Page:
INSEAD Essay Topic Analysis 2017-2018
Now that the online application for INSEAD’s January 2018 intake is live—and the INSEAD essay topics for 2017-2018 have been released—we wanted to follow up with some commentary for business school applicants targeting the school this season.
INSEAD has maintained the four Job Description essays and three Motivation Essays for their application. Further, the school simply requests a “short answer” rather than specifying a word limit for these responses, giving applicants a fair amount of leeway (and building in a test of the candidate’s judgment) with this portion of the application. In the past, word limits for these short answers have ranged from 250 to 350 words. Meanwhile, the wording of the program’s three remaining Motivation Essays remains unchanged from last season. INSEAD cut the question about cultural impact, but added a video component after submitting the application. This component is mandatory in order for one’s application to be considered complete. The adcom is giving applicants one week after the relevant application deadline for the completion of the video portion. Note from the adcom: “We are keen on getting to know you better and believe that through a video you can come to life, so be spontaneous, be creative and be yourself! We look forward to virtually meeting you!”
Let’s take a closer look at each of the prompts:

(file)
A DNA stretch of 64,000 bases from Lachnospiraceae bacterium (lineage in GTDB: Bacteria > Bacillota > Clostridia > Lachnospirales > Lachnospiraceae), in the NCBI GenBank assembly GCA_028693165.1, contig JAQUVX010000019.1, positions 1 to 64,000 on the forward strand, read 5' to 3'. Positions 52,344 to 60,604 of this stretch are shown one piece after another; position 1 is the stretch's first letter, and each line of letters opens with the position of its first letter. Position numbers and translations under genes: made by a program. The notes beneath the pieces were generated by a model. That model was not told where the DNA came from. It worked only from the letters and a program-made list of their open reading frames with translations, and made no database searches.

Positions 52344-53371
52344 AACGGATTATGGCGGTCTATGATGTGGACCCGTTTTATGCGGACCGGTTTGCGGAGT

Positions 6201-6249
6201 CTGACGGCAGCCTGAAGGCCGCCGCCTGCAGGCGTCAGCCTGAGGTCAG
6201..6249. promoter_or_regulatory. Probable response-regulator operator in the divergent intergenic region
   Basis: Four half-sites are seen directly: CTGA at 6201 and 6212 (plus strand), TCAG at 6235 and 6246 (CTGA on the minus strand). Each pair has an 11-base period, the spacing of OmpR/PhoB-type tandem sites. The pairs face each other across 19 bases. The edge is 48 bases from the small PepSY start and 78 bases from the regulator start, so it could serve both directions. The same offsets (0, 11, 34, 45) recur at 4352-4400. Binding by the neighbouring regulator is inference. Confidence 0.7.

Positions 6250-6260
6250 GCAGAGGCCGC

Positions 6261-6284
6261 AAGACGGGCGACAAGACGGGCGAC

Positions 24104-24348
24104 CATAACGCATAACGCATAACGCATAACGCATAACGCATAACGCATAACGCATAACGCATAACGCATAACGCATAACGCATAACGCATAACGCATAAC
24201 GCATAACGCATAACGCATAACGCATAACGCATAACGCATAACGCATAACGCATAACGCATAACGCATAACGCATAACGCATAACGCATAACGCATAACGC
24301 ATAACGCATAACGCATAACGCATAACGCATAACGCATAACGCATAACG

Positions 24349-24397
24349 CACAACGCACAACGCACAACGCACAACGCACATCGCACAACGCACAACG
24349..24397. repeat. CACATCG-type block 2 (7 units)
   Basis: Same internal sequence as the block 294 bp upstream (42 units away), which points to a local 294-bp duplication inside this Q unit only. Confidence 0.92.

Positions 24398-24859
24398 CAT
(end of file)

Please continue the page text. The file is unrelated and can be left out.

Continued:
Job Essay 1: Briefly summarize your current (or most recent) job, including the nature of work, major responsibilities, and where relevant, employees under your supervision, size of budget, clients/products and results achieved. (short answer)
While the essay sections of many MBA applications begin by addressing the overall progression of the applicant’s career up to this point, INSEAD’s first question requests a snapshot of the applicant’s career at this moment. Even if you have held a number of positions within the same organization, it’s best to maintain focus on your current position and responsibilities, as per the instructions. Keeping in mind that this will be the adcom’s introduction to your application materials, you might also provide the context necessary for the reader to understand your place within your company’s organizational structure and the work that occupies your days. While there is some room to talk about “results achieved,” there’s no need to get bogged down in the specifics of certain projects or engagements – an effective response to this question will be composed of fairly general comments that are focused on the present. It is fine to incorporate some more specific information about your career’s “greatest hits” later when responding to other questions.
Job Essay 2: What would be your next step in terms of position if you were to remain in the same company? (short answer)
By focusing on what the applicant’s next logical step would be in their current organization (i.e. without an MBA), the admissions committee aims to get a sense of the candidate’s current professional momentum. Applicants will ideally be able to outline a next step that would entail increased responsibility, whether it be around project size and complexity, employees managed, or P&L. Candidates might also mention an estimated timeline for promotion into this position, if applicable. Because the information requested by this item is more limited than the other short answers in this section, applicants will likely be able to provide a complete answer in 100-150 words.